Image of a person's hand while filling in a survey

Media release – 2 June 2016
 
Members of the Voluntary Euthanasia Society claim in a NZMJ paper that 37% of doctors and 67% of nurses support ‘assisted dying, that is, legal voluntary euthanasia and assisted suicide.

“I am skeptical of self-selected online surveys with relatively small sample sizes, with questions based on euphemisms such as ‘assisted dying’,” says Renée Joubert, executive officer of Euthanasia-Free NZ. “The term ‘assisted dying’ is vague enough to mean different things to different people.”

This particular study, the subject of a 2016 TVNZ story, did not even verify that respondents were indeed New Zealand medical professionals or prevent a respondent from completing the survey multiple times. In a May 2016 report on the same study the researchers disclosed that four days’ of responses were removed due to notice of two faked responses by a TVNZ journalist.

“For all we know, the study may have been rigged by Voluntary Euthanasia Society members,” says Ms Joubert.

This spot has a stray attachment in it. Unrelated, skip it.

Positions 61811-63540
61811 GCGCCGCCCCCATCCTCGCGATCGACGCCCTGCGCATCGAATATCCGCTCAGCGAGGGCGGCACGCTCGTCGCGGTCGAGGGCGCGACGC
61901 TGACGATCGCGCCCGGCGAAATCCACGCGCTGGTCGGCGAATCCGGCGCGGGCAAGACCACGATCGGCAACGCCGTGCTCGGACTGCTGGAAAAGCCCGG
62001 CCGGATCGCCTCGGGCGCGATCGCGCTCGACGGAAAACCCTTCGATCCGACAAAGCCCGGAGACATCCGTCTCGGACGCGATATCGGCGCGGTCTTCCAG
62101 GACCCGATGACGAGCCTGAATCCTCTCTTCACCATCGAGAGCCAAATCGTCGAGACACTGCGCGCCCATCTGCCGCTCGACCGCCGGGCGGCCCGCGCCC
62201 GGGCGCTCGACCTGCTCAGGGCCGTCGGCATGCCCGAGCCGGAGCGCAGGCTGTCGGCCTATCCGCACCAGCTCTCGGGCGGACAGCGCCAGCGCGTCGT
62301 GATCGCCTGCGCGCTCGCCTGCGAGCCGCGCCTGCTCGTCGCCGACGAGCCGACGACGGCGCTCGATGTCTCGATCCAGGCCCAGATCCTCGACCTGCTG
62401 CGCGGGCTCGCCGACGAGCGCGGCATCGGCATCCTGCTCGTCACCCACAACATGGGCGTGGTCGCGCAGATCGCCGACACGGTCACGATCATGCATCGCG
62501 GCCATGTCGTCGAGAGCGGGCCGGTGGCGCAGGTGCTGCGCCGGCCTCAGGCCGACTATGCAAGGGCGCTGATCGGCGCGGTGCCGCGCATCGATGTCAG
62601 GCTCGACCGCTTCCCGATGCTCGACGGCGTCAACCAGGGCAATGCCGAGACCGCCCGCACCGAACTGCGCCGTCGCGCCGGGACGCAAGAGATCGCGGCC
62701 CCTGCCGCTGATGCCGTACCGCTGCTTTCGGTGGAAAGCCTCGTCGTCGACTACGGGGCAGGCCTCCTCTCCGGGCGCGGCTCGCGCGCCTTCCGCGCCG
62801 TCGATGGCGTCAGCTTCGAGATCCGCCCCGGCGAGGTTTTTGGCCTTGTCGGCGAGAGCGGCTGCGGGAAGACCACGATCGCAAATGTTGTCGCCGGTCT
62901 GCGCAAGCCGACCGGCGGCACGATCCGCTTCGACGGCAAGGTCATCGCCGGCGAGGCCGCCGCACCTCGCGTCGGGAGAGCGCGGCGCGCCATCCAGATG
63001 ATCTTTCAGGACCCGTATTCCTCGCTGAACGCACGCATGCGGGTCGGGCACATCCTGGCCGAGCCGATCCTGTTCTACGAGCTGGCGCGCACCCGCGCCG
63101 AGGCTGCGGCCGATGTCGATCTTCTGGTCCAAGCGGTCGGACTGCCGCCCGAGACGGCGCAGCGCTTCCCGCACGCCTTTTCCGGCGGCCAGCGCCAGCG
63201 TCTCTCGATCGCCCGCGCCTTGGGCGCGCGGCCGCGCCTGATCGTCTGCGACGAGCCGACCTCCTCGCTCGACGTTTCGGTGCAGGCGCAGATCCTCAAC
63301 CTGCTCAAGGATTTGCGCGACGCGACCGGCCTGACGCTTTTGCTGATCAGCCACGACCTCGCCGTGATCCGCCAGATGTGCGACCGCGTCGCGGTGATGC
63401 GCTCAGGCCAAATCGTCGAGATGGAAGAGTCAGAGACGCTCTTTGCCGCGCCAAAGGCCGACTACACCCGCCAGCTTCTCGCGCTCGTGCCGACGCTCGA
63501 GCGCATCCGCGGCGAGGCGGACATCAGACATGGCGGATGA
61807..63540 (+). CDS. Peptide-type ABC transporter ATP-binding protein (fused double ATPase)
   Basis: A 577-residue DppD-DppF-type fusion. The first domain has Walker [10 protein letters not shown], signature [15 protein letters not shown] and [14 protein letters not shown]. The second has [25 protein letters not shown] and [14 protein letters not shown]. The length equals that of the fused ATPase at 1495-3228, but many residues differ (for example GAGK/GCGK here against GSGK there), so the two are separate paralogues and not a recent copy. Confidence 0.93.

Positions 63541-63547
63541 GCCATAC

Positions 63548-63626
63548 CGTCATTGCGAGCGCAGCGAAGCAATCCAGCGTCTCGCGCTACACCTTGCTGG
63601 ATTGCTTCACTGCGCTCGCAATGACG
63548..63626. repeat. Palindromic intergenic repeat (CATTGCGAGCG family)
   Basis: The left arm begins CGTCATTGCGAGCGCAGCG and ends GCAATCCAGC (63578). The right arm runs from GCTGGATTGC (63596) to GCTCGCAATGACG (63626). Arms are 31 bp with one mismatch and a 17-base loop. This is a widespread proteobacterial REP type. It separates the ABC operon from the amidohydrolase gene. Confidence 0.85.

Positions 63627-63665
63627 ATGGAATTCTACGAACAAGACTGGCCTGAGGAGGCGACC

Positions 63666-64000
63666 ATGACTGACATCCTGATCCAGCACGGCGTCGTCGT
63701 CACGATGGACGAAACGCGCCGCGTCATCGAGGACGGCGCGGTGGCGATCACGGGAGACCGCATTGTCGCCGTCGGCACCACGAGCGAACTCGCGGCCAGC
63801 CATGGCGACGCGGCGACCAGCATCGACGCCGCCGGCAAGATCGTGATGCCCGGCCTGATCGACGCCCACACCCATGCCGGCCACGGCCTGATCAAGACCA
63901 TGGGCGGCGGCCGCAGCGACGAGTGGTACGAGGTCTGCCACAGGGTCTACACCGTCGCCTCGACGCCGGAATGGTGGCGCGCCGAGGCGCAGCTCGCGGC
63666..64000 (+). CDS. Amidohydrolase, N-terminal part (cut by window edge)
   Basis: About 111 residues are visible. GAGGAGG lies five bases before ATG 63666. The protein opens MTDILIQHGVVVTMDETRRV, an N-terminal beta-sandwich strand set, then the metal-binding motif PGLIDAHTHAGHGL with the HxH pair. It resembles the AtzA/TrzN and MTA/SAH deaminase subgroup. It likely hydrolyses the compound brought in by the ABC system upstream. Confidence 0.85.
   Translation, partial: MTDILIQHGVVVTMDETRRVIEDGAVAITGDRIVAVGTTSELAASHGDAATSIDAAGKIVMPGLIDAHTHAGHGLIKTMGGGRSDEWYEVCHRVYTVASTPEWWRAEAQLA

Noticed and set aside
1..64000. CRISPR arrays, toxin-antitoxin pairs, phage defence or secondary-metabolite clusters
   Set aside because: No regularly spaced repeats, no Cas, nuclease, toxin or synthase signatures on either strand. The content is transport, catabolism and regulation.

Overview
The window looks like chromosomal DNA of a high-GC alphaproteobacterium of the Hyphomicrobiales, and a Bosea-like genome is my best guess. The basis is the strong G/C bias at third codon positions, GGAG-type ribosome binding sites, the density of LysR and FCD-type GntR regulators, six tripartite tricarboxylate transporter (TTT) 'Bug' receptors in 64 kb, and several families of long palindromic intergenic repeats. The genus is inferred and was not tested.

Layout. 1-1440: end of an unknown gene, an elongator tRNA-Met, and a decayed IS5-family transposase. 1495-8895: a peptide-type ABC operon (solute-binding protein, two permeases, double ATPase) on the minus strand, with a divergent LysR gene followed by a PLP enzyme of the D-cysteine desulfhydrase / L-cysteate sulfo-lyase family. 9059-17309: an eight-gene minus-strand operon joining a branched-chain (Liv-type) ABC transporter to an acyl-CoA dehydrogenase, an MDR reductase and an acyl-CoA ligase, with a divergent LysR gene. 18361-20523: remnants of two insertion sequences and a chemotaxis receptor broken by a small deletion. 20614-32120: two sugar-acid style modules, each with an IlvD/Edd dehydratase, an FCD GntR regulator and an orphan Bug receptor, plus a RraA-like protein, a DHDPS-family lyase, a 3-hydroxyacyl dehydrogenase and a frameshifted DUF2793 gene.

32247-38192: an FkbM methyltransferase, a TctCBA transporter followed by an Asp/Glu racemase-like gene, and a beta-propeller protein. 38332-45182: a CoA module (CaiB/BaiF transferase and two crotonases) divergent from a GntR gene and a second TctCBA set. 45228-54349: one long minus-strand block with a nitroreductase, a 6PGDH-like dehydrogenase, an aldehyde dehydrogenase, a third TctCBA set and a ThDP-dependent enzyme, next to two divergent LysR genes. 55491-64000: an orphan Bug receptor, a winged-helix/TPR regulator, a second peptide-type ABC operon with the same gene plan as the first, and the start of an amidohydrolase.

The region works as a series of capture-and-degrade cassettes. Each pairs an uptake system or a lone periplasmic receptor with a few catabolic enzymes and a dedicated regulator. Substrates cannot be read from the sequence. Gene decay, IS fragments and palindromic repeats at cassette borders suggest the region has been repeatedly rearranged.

The study’s many flaws were analysed by a group of eight experts.

“Much of the new paper seems to consist of pro-euthanasia propaganda,” says Ms Joubert.

“The authors engage in wishful thinking that ‘assisted dying’ may be legalised in New Zealand soon, likely based on their own bias as members of the Voluntary Euthanasia Society.

“Any ‘practical and professional support’ to perform euthanasia or assisted suicide, as recommended by the authors, is ridiculously premature.”

After extensive media coverage, New Zealanders have clearly expressed their overwhelming opposition to changing the law. Parliament’s Health Select Committee received a record number of about 21,435 unique submissions in response to the petition by Maryan Street and 8,974 others.

A full analysis, confirmed by an independent research company, found that 77% of submissions (16,411) are opposed to the legalisation of ‘assisted dying’ while only 19.5% (4,142 submissions) were in favour.

In January to May 2017 ‘assisted dying’ bills have been stopped or defeated in eight jurisdictions: In Tasmania, Australia, as well as the US states of Maine, Hawaii,Utah, New Mexico, Nebraska, Minnesota, and Maryland. In several other states, bills were introduced but lacked support to even be debated.

The authors presume that under a future New Zealand law both doctors and nurses would be performing euthanasia.

However, there is significant opposition to the medicalisation of ‘assisted dying’, the recent article by Ron Jones being a case a point.

A growing list of New Zealand doctors (see doctorssayno.nz) are calling for doctors to be left to focus on healing and providing real care for the dying. They argue that doctors are not necessary for the execution of euthanasia and are drawn into the debate only to provide a cloak of medical legitimacy.

ENDS
 

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